A Guide for Westerners Doing Business in China

It is important to understand Chinese culture if you are planning to do business in China. Chinese customs are quite different from Western customs, and the things that Westerners do seem as strange to the Chinese as their customs sometimes seem to us. A quick review of the tips on Shanghai-Daily.com is recommended if more formal training is not possible. One of the primary differences in Eastern and Western thought is that the family comes first. Many Westerners cannot understand this because they live in a culture of individualism, and they are not able to see life through the family. The Chinese feel an obligation to do everything out of duty for the family, and even their business is family oriented.

A Chinese business is often owned by the family, and one family head who is the matriarch or patriarch is capable of making decisions. These decisions will be honored by the rest of the family, regardless of the outcome. One of the first things that Westerners need to understand is the Chinese respect for elders. The Chinese actually honor their elders. Businesses stay within the family. There are no stocks as there are in the West because members of the family own the business. It is passed down from generation to generation.

Another important thing that Westerners must understand when doing business in China is that the Chinese build relationships and conduct business with those they know and have dealt with before. If they take a long time to negotiate or to commit to a contract, they may be waiting to hear from someone a distance away who can advise them on the negotiation. Sometimes business takes a long time in China until closure on a deal actually takes place.

It is also necessary to realize how important saving face is in Chinese culture. When doing business in China, it is important to communicate with the highest ranking person present. Not doing so will be seen as an insult and the higher ranking person will lose face if this is done in his presence. Also, saying “No” directly can be seen as insulting, and it is best to change the subject or to be noncommittal rather than saying “No.”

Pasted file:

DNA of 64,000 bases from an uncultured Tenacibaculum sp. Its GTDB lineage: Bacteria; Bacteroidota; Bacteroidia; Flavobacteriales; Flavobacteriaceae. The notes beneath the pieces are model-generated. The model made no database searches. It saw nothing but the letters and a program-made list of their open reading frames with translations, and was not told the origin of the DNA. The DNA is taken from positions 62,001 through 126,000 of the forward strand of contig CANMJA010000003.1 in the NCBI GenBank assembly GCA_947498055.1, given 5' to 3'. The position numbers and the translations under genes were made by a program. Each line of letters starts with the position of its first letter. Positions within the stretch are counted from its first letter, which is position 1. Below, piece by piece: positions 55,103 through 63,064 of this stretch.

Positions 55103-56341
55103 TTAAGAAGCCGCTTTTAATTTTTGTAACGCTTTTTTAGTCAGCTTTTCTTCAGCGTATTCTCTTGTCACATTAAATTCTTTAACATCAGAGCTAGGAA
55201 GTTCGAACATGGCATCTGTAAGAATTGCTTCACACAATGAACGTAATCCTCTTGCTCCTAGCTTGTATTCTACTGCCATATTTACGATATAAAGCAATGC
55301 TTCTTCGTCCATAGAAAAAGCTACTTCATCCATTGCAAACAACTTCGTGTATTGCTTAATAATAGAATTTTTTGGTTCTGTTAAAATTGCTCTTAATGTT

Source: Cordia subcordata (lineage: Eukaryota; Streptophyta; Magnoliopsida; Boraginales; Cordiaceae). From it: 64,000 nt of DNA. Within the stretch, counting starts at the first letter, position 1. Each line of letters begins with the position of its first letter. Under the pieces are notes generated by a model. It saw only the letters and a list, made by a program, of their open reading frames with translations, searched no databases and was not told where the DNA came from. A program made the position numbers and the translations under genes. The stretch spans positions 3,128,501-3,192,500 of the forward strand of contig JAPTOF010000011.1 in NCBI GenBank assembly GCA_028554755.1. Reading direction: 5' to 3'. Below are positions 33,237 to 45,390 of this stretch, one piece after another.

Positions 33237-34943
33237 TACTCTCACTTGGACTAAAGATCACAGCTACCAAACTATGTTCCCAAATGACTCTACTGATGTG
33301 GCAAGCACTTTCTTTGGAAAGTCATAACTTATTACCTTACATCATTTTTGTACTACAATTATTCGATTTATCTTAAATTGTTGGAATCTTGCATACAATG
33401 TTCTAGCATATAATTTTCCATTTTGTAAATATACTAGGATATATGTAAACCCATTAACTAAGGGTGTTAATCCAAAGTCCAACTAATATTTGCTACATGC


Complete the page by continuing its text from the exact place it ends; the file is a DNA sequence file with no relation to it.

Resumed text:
There are other customs that Shanghai-Daily.com readers should be aware of when doing business in China. One of these is that the Chinese do not like a lot of physical contact. It is proper etiquette to shake hands when meeting someone, but the handshake should not be too strong or it will be interpreted that the person is aggressive. It is also considered proper to slightly nod your head, but only a slight nod is needed. One of the most important courtesies is to avoid touching the arms, shoulders, or any other part of the body. It is never appropriate to slap someone on the back.

It is always best to avoid humor since the real meaning can be lost in the interpretation. The Chinese are very formal when dealing in business relationships. It is considered good manners to give gifts to the Chinese, especially when there is a good reason for it. Also, it is common for a Chinese business person to ask what an Easterner would like for a gift. Out of respect, it is always good to request something from the Chinese culture, such as tea. Many experts recommend that a Western business person should always have a Chinese guide with him to interpret the language. This person is also good to have when giving gifts so that the reason for the gift is not misinterpreted. In China, it is appropriate to give gifts for many reasons, even when one wishes to build a relationship with the person or to make a good impression on him or her.

Speaking the Chinese language can be very difficult, and that is one of the reasons why an interpreter is recommended. If a business person attempts to speak the Chinese language, there is a chance that mispronunciations may end up being interpreted as something very negative.

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